48 years of Range Rover: the evolution of the world’s most luxurious SUV

19 January, 2017

When talking luxurious, refined, well-engineered, and pioneering designs, there is probably one SUV that springs to mind … Range Rover. 

Since its inception in 1969 (as a prototype), the brand has evolved into one of the world’s most elegant and sophisticated SUVs, with any number of who’s who celebrities driving one, and it has since cracked more than one million units sold (1.7 million to date, to be exact).

Forty eight years on and it’s hard to sum up the brand’s heritage in a simple two-minute space, but it was long enough for Range Rover to celebrate this motoring icon through a specially commissioned animation — created to mark key dates in history for the legendary SUV.

You can see that today’s incarnations retain many of the original design hallmarks established way back when in 1970. These include its ‘floating’ roof design, distinctive clamshell bonnet, continuous belt line, and practical split tailgate.

1969 Range Rover Prototype (Velar)
1970 Range Rover Classic (two-door)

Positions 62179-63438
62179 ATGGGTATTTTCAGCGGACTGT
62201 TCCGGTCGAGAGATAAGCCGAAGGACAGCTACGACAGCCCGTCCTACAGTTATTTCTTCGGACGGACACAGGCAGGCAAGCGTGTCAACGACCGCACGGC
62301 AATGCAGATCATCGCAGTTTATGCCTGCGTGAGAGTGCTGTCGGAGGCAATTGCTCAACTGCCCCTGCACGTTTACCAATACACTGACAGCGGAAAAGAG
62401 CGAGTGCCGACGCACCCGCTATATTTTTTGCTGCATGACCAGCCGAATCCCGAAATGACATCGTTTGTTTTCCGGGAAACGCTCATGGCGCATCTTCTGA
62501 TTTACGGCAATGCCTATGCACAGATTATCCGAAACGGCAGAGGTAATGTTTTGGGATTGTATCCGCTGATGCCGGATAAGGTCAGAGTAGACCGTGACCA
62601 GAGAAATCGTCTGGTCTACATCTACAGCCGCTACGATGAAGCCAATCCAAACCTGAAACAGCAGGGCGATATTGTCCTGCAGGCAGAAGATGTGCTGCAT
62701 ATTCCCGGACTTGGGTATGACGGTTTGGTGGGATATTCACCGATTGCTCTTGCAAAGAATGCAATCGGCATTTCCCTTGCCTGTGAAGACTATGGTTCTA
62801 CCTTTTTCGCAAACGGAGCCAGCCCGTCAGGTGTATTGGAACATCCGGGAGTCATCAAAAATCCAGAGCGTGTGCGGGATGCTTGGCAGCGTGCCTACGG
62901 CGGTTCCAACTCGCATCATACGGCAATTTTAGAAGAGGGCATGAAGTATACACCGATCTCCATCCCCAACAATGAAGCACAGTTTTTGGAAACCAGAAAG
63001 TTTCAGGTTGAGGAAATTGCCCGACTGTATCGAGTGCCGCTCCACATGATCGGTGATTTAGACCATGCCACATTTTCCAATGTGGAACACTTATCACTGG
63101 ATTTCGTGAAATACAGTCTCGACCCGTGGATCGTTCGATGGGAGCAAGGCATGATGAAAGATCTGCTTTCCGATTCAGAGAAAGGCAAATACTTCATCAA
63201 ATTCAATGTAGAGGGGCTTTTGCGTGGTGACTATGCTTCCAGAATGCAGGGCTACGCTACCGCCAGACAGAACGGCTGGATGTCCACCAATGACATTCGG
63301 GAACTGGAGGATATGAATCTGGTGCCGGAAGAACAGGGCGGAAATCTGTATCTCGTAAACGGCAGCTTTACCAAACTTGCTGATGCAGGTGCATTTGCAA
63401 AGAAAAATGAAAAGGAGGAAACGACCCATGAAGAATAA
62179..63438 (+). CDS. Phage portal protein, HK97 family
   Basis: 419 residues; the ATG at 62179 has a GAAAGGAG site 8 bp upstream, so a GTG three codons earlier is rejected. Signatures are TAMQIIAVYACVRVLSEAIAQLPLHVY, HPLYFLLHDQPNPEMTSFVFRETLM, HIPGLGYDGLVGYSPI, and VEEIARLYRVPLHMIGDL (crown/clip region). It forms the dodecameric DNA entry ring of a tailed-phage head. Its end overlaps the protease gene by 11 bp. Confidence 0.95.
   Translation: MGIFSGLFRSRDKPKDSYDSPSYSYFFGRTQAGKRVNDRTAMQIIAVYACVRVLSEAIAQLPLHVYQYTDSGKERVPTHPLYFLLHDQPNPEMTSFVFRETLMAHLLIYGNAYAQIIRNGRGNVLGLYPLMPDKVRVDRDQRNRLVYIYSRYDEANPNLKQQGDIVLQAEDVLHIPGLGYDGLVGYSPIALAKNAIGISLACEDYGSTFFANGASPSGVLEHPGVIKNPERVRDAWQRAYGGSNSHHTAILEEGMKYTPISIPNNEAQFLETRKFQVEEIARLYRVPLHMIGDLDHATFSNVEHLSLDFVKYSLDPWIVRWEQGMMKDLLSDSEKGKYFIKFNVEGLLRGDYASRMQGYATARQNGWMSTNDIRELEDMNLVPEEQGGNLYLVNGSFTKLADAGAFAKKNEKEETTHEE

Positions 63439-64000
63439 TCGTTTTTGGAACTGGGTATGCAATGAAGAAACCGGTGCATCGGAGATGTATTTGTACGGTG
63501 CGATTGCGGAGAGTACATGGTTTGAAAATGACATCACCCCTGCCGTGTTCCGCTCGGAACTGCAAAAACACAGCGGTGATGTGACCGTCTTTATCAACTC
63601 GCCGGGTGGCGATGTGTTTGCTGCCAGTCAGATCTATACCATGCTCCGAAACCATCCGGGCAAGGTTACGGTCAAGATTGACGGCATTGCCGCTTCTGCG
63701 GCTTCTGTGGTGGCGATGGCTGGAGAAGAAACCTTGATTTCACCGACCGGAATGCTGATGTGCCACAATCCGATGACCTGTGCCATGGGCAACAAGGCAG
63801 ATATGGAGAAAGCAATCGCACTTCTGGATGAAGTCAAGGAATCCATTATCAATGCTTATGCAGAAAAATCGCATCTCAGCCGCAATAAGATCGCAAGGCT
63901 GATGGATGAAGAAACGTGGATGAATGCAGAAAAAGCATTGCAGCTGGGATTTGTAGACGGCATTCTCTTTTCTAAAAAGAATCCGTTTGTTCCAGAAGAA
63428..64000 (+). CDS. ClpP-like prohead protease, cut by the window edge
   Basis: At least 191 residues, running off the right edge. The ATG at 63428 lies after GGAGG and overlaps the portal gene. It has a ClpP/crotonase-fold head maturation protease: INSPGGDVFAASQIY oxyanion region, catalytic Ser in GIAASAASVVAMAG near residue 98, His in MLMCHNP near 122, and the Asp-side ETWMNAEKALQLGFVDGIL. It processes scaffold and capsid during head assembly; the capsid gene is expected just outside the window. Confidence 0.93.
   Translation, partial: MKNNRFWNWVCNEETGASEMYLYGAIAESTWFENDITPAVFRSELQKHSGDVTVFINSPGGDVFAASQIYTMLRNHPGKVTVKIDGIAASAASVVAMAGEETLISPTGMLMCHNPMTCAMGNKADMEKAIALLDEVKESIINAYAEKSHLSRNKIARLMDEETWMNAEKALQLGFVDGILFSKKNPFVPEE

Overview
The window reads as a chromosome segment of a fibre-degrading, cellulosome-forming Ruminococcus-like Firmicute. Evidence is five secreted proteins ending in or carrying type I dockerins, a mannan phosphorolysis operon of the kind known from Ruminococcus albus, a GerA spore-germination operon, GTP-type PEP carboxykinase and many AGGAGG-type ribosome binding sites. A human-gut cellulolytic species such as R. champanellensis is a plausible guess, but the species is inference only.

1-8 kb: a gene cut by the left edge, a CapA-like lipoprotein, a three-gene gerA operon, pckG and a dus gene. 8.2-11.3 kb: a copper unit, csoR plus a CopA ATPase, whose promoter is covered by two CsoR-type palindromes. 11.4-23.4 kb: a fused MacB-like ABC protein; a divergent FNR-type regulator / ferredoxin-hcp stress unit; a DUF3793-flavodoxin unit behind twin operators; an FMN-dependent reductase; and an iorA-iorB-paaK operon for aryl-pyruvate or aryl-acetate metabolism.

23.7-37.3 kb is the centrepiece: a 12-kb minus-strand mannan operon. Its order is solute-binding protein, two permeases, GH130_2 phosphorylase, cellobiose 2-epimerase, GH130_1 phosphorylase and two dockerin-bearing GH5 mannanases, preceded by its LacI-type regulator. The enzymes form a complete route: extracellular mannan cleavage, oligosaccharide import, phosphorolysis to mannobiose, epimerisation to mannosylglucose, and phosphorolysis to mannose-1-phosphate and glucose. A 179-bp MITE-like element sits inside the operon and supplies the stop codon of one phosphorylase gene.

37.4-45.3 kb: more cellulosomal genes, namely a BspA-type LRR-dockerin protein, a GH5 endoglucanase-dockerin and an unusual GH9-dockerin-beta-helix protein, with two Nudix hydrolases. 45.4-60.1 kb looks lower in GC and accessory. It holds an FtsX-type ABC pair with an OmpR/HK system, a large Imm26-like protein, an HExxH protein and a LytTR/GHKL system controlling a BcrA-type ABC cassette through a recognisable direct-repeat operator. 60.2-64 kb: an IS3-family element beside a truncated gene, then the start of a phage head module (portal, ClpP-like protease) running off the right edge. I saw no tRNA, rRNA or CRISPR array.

1973 Range Rover Classic (Suffix C)
1981 Range Rover Classic (four-door)
1994 Second-generation Range Rover (P38a)
2001 Third-generation Range Rover
2012 Fourth-generation Range Rover
2014 Fourth-generation Range Rover Long Wheelbase
2015 Range Rover SVAutobiography
2016 Range Rover SVAutobiography Dynamic

Travelling companion

It’s easy to see why the Morris Minor Traveller was one of the best-loved variants of the Morris Minor. Introduced in 1953, it was equipped with the same independent torsion bar front suspension, drum brakes, and rack and pinion steering as its saloon sibling but, with their foldable rear seat increasing versatility, many Travellers were used as trade vehicles, says Derek Goddard. Derek and Gail Goddard, the owners of this superbly restored example, have run Morris Minors since before they were married in 1974.
“Our honeymoon vehicle was a blue Morris Minor van — it was a rust bucket,” says Derek.

Super Leicht Gullwing

It’s fair to say that nothing much in the classic Mercedes world gets past Mercedes-Benz Club stalwart Garry Boyce so it wasn’t surprising to learn that around 15 years ago he had sniffed out an extremely rare 300SL lightweight Gullwing as well as a 1958 300SL Roadster hiding away in the Waikato. The cars were not for sale but Garry eventually managed to persuade the owner to allow him and his restoration team to take a look at the Roadster. They discovered a very distressed but largely unmolested car. The car was so original that the body had never been off the chassis, meaning most of the parts and fittings were still present and correct, as they had been fitted by the factory.